There's quite a few different things I want to say about this discussion on feministe. But first I want to go off, sort of on a tangent. In her post Zuzu said:
Some of the reaction to the “pre-pregnant” guidelines by people in the fat acceptance movement focused on the granting that all the guidelines in themselves were fine, including maintaining a healthy weight, but the idea of only addressing them because of potential pregnancy was infuriating. The reaction was one of outrage that the notion of a “healthy weight” should be accepted, not one of outrage that any health advice should focus on reproductive potential.I had criticised the idea that doctors should tell women to maintain a 'healthy weight', and the use of the term 'healthy weight' unquestioned. But I thought Zuzu must have been talking about someone else, since I'm not a member of any fat acceptance movement. I idly wondered who else had said it, made a half ass attempt to find who it might have been (this actually just involved checking big fat blog). But then, later in the discussion, Zuzu indicated that it was me she was talking about. I was surprised that she had given me a label that I had never taken. But also surprised at the label itself - which just seems irrelevant and innacurate to me.
In part it's the word 'movement'. Three times in my life I've felt part of a movement, when I was involved in student protests against the privatisation of education in 1997 and 1998, the anti-globalisation protests of 2000 and 2001, and the anti-war protests of 2003. They felt big and they felt like I was part of something much larger than myself, sometimes even much larger than the people I know.
Even so I'd hesitate before I'd call anything that's happened in New Zealand over the last 10 years a movement. We've had large protests, but they haven't been part of sustained organising. There hasn't been that much education - we haven't been radicalising people and we haven't been growing.
What I write on my blog, that has nothing to do with movements. I'm one person alone, late at night trying to figure out what I think. I do think it has a purpose, and I love doing it. But writing certain ideas on my blog doesn't make me part of a movement that may (or by my definition probably isn't) happening in another country. There is no fat acceptance movement in New Zealand, therefore I can't be part of it, even if I wanted to.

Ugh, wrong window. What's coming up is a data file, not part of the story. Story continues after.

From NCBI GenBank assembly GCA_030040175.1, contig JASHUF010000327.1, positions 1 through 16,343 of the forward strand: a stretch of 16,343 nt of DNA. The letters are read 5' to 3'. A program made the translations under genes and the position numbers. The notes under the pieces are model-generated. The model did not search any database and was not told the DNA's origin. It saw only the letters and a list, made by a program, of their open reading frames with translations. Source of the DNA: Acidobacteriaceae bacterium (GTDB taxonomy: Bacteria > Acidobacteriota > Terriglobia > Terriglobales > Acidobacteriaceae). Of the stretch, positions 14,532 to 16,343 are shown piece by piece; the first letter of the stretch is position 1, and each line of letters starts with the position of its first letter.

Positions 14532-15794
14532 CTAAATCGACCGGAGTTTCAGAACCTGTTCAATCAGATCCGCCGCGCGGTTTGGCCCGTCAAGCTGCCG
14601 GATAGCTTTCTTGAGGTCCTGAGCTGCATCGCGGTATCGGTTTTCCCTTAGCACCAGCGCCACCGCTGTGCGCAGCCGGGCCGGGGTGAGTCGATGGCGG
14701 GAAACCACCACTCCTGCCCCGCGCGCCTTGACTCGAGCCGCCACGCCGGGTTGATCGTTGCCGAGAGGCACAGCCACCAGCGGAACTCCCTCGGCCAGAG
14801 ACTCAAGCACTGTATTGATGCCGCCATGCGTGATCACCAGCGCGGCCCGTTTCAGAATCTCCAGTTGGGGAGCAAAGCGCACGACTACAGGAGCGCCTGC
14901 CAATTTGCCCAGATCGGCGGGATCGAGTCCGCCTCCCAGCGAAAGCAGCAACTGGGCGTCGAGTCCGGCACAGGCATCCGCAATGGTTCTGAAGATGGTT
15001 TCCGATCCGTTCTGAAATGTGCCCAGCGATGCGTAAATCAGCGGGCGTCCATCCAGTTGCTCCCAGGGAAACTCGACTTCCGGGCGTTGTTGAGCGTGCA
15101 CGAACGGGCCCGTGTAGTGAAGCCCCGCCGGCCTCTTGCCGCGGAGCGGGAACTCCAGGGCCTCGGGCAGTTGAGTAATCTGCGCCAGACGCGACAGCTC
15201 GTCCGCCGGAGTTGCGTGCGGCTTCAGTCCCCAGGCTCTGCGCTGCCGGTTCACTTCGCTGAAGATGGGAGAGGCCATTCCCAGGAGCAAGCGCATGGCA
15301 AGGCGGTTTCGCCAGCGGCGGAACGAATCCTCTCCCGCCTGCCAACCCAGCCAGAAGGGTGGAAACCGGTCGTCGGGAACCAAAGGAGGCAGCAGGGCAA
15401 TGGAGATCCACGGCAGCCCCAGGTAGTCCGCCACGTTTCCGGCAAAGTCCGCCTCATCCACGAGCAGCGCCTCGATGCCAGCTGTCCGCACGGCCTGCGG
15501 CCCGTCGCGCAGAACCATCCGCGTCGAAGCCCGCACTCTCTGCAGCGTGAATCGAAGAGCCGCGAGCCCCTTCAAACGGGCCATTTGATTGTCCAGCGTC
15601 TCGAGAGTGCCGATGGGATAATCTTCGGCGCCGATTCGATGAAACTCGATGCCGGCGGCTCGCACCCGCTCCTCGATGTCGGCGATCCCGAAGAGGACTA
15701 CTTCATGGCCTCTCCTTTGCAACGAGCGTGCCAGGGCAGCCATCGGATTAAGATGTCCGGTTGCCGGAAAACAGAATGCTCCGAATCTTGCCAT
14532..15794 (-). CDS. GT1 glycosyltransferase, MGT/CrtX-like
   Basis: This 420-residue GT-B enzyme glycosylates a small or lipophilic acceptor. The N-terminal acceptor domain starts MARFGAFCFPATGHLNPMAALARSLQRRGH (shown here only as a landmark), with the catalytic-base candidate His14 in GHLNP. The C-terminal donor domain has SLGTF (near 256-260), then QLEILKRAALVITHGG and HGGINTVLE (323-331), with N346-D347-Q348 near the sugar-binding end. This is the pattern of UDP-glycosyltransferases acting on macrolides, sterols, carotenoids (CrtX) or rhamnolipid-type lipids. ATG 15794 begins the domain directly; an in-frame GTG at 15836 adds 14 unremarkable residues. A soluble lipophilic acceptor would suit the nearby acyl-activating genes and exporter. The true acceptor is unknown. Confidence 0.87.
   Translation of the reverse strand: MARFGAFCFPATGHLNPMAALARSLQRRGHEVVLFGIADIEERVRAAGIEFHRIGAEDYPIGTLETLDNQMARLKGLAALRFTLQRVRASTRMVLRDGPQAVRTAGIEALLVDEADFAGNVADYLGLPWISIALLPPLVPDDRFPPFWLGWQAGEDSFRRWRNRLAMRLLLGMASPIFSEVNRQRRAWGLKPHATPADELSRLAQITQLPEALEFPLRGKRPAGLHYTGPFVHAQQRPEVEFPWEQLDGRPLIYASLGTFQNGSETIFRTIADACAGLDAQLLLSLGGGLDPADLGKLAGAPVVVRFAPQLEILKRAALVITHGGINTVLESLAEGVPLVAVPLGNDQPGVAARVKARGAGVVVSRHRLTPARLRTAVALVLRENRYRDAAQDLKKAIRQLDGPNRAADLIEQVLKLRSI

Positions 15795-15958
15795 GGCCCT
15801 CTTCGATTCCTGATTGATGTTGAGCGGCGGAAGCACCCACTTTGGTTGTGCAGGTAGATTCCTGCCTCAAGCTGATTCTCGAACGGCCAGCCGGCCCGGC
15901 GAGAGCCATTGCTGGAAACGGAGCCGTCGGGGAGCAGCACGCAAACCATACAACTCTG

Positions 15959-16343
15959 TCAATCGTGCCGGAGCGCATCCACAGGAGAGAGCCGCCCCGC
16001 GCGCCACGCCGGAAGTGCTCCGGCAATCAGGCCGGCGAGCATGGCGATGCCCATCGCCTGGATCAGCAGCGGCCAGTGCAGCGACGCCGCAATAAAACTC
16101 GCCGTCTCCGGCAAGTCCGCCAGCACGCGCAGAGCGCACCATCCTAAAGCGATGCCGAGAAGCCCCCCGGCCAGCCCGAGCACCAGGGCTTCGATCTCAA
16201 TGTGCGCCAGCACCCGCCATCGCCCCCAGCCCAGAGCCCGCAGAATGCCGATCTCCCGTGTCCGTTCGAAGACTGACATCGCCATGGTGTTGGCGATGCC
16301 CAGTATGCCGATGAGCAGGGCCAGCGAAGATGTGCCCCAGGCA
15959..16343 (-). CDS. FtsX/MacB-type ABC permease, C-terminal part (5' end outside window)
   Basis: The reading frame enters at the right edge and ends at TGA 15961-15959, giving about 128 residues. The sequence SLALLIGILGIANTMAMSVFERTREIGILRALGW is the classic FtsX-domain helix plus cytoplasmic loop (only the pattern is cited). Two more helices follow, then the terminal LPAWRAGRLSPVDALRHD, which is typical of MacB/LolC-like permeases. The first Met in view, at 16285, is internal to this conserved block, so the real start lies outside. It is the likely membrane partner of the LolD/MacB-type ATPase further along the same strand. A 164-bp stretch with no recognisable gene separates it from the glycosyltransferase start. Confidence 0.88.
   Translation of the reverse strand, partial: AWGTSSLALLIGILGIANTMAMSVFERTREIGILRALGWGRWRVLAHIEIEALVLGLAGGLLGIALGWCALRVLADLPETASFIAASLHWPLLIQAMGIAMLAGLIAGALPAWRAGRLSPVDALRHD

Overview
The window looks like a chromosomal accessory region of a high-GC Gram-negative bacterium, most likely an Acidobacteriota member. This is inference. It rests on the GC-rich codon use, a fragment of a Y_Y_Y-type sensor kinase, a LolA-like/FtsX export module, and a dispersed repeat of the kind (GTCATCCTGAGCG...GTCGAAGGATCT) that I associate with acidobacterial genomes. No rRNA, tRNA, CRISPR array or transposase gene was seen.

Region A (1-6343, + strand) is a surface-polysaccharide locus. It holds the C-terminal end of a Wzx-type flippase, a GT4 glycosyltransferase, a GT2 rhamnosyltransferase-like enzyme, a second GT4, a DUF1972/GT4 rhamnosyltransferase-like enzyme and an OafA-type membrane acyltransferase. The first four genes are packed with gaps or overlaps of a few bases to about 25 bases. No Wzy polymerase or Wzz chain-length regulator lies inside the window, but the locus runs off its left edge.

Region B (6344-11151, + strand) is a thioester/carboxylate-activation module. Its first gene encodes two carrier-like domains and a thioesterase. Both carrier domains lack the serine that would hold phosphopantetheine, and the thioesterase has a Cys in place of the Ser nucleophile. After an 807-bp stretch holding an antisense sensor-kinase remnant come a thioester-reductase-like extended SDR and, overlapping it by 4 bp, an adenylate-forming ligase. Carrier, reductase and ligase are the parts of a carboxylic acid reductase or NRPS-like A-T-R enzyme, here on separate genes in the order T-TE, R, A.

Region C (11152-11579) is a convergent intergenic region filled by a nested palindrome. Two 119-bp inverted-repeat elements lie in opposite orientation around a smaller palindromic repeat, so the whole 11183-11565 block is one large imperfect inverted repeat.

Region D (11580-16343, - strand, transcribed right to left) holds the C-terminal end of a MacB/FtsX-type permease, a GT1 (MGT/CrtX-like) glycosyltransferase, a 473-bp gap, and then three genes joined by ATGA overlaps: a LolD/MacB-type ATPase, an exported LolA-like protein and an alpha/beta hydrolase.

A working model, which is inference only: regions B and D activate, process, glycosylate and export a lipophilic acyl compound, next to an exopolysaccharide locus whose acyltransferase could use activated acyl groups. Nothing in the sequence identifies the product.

The word 'acceptance' means nothing to me. It just reminds me of a conversation I was once having with a friend of mine where he talked about 'tolerating people' - and pointed out how patronising that is, what a low standard tolerance is. I don't want acceptance; I want transformation.
More specifically these are some of the things I want:
- To never again sit at the bus stop and see a 10 year old girl, who is skinny in the way only a 10 year old girl can be, talk about how fat she is, and how she needs to lose weight
- To go a week without hearing any woman I know and care about making a moralistic comments about food.
- Not to have to worry about where almost all my female friends are on the eating disorder spectrum, and whether what I might say could make things worse.
- To be able to talk about longevity and quality of life in a way that doesn't reinforce the ideas being promoted by those in power.
- To live in a culture where food is something that nutures us - but is not burdened with all the power women don't have.
- Not to be bombarded with images of women that are constructed to try and sell me stuff by making me feel bad about myself (the Dove campaign for Real Beauty is first up against the wall - as it is it may just cause me to ram a bus with my car in my fury).
- Not to live in an eating-disordered culture
- To live in my body, not some object that I'm supposed to be carry around for men's pleasure and convenience.
- To live in a society where women are treated as people.
- To live in a world that is built in way that acknowledges that people's bodies are different, and allows people with all sorts of different bodies to enjoy the same freedom.
- To live in a society where food is created for nutrition not profit. To be able to get good nutritious food whenever I want it.
- To live in a world where everyone always has enough good nutritious food to eat.
- To live in a society where my useful work is part of my life and where people don't have to work a ridiculous number of hours a week to survive.
- An end to capitalism.